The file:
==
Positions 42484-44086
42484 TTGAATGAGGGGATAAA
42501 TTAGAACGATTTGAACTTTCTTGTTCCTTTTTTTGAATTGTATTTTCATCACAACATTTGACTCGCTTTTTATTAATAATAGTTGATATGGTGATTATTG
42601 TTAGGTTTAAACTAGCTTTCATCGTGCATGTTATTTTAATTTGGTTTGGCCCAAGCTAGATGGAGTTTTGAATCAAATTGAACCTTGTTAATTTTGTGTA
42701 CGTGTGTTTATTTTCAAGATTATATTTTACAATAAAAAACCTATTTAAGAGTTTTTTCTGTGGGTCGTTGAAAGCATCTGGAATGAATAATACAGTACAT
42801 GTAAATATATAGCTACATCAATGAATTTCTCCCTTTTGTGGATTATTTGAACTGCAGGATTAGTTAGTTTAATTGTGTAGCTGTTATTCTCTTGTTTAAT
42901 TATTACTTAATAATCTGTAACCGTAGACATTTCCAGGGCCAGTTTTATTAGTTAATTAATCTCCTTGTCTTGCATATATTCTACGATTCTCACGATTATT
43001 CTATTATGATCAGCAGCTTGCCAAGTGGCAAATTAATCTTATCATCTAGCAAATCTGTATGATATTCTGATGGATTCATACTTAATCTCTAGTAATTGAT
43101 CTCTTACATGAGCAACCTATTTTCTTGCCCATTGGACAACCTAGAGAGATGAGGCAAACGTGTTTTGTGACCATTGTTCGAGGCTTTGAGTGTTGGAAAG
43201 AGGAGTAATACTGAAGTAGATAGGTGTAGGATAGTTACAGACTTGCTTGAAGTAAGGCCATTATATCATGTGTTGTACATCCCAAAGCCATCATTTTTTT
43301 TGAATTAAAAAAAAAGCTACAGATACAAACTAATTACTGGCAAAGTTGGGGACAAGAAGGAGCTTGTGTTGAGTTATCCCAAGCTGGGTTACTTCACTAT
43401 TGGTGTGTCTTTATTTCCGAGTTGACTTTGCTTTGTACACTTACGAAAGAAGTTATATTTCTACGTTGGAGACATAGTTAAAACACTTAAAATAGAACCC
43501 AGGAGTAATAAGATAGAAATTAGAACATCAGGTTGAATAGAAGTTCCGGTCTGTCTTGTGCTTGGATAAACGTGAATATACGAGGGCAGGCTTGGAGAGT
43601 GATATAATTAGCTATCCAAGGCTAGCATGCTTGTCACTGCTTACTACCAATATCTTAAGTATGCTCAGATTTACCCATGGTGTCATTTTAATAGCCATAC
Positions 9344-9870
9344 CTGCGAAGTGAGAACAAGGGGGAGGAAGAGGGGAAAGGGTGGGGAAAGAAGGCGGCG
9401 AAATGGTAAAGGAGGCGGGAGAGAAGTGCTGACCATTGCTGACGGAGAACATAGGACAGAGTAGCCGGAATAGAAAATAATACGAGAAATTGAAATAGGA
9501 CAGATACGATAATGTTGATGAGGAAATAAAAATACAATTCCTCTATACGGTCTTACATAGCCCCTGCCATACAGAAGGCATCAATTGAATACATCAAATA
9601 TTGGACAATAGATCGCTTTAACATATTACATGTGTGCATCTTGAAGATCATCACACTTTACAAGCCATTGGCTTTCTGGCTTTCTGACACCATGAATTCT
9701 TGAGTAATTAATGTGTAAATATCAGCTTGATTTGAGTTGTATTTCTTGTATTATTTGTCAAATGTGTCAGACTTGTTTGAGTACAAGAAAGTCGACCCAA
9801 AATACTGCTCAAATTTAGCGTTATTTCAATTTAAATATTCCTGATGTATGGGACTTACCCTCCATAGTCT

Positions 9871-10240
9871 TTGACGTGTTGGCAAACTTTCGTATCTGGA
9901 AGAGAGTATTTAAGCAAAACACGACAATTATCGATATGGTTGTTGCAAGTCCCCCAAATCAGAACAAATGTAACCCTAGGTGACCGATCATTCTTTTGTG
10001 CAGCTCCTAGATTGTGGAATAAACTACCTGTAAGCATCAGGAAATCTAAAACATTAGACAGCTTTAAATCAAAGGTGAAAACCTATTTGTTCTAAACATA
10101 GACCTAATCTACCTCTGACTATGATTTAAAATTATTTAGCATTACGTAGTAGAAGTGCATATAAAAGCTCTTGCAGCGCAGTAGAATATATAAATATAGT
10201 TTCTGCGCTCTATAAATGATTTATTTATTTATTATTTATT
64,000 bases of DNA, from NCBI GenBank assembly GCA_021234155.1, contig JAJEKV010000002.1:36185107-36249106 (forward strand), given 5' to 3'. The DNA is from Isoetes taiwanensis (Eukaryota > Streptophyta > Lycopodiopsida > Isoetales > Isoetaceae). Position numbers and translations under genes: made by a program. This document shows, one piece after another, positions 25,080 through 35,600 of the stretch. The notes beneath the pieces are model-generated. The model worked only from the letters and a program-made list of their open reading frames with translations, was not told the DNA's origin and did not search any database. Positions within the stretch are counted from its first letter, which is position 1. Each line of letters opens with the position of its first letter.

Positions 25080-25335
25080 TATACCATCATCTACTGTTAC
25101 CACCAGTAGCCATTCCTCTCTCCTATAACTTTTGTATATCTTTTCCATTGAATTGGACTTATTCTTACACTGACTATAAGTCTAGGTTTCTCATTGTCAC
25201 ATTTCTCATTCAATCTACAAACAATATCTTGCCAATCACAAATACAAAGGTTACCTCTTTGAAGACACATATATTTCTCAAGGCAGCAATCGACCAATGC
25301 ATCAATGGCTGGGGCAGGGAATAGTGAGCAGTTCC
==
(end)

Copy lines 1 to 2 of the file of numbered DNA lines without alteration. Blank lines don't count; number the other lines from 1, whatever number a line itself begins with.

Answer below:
Positions 42484-44086
42484 TTGAATGAGGGGATAAA